The Secret Services of Europe

Title:                      The Secret Services of Europe

Author:                 Robert Boucard

Boucard, Robert (1940). The Secret Services of Europe. London: Stanley Paul and Co.

LCCN:    40014508

UB270 .B62

Subjects

Date Updated:  November 2, 2016

Reviewed by George C. Constantinides[1]

This English edition eliminated a number of names that appeared in the French edition because of English libel laws. A chapter cut by the censor was replaced by one written by the translator, who also wrote the first chapter as an introduction. Appearing just as World War II started, the book is mostly outdated. Boucard’s allegations of German intelligence successes in Russia either have been refuted or have never been substantiated (he claims Rasputin, the Russian War Minister Soukhomlinoff, and his aide Myasoedov were German agents—see Rowans The Story of Secret Service for refutation on the latter two). His description of the scope of the German secret services is pure speculation, and his account of the intelligence reasons for the outcome of the Battle of Tannenberg is not only incorrect but surprising, considering it was written a quarter-century after the event. There are a few segments on the French services and some of their operations in World War I. The version of a story that also appears in his 1930 book differs from the earlier account in a way that could be significant. He now claims it was the “Mixed Bureau”[2] that stole the German political code in Brussels. Since, according to Stephen Roskill[3], it may be true that Alexander Szek acquired it (a version previously denied by the British), we must await further disclosures to see if Boucard’s version of the Mixed Bureau’s role was correct.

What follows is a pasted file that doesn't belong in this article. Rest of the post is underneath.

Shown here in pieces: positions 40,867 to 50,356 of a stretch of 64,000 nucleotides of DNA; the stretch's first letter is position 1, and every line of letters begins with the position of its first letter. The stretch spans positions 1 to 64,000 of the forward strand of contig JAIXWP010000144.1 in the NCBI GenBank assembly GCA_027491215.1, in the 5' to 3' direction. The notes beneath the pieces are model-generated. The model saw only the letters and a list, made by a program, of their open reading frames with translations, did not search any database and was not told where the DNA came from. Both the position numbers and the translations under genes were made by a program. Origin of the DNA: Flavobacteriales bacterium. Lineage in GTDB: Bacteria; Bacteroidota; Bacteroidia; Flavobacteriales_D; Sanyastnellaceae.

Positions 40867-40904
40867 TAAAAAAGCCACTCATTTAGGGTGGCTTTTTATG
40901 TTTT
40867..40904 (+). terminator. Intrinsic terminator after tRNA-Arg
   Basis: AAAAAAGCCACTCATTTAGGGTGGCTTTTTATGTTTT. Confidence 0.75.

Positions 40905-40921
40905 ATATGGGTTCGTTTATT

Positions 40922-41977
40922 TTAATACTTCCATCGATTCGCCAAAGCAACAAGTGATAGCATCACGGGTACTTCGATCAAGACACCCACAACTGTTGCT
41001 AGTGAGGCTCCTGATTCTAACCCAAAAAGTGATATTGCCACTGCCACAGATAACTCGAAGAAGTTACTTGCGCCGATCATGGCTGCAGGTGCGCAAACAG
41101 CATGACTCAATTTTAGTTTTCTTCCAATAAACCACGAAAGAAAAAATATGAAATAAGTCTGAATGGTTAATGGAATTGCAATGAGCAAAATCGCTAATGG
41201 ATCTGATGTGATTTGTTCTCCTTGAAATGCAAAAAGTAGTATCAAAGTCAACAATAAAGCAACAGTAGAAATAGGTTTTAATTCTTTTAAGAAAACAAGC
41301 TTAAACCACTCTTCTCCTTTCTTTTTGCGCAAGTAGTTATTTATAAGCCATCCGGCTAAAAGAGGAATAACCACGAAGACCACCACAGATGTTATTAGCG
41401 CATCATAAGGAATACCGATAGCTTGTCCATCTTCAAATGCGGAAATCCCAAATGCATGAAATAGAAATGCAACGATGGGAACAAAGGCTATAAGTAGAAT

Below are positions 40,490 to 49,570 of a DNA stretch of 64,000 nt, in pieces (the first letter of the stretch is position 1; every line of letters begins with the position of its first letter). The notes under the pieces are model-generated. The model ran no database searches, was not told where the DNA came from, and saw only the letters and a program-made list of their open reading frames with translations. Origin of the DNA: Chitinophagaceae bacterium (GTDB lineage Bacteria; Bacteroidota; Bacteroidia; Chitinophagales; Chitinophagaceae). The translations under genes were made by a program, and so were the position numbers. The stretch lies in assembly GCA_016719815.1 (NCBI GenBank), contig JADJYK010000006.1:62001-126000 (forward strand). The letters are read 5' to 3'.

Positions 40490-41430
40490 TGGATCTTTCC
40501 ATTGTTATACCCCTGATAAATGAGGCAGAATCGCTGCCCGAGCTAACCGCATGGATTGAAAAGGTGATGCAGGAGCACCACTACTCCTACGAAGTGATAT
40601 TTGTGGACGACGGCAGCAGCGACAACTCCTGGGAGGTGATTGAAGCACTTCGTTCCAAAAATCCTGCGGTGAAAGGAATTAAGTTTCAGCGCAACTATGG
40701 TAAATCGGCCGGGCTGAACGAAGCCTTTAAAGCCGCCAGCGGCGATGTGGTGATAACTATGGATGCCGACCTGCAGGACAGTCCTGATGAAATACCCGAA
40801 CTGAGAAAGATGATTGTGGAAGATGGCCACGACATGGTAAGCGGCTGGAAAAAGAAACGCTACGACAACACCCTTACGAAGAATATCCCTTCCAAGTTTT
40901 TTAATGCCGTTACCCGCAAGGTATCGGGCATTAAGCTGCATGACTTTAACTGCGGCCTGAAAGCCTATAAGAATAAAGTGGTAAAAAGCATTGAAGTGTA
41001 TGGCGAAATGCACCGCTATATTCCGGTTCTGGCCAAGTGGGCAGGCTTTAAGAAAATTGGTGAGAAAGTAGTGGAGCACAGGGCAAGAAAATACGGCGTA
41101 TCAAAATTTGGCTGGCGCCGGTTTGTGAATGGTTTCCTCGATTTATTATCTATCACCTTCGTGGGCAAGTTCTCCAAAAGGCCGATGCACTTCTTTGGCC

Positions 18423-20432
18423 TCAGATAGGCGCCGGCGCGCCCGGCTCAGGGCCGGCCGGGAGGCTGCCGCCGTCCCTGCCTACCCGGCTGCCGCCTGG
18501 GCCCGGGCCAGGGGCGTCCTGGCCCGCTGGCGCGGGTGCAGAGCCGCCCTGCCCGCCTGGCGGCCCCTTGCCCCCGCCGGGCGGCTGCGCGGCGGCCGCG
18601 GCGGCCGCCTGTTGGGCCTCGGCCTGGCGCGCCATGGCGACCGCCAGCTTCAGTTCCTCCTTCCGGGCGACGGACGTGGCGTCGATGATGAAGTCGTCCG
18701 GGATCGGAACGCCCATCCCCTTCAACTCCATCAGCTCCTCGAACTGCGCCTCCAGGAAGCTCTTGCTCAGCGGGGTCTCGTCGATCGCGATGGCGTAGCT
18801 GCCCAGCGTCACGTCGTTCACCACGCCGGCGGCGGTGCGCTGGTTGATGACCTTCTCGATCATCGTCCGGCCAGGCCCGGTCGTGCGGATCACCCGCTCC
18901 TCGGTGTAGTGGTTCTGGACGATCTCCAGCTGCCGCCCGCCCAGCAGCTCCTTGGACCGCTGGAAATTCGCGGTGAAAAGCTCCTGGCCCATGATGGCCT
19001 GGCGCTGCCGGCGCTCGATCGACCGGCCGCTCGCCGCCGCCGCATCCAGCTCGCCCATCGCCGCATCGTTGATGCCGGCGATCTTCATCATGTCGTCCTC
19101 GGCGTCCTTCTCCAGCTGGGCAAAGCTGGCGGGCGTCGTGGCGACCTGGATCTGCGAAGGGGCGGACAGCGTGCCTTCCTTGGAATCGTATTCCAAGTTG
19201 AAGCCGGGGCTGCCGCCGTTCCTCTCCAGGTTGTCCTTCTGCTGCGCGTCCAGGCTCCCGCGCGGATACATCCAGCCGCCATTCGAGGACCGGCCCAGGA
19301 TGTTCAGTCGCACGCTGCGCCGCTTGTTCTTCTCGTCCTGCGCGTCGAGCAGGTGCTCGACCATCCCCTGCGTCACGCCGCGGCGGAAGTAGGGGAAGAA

Reviewed by Paul W. Blackstock and Frank L. Schaf[4]

Blackstock lists the book under World War I and the Interwar Period, without comment.

[1] Constantinides, George C. (1983). Intelligence and Espionage: An Analytical Bibliography. Boulder, CO: Westview Press, pp. 92-93

[2] Boucard, Robert (1930). Revelations from the Secret Service: The Spy on Two Fronts. London: Hutchinson

[3] Roskill, Stephen Wentworth (1980, 1981). Admiral of The Fleet Earl Beatty: The Last Naval Hero : an intimate biography. New York: Atheneum

[4] Blackstock, Paul W. (1978) and Frank L. Schaf, Jr. Intelligence, Espionage, Counterespionage, And Covert Operations: A Guide to Information Sources. Detroit: Gale Research Co., pp. 164-165

 

 

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2 Responses to The Secret Services of Europe

  1. Pingback: Revelations from the Secret Service | Intelligence Analysis and Reporting

  2. Pingback: Espionage and Counterespionage, Chapter 14 | Intelligence Analysis and Reporting

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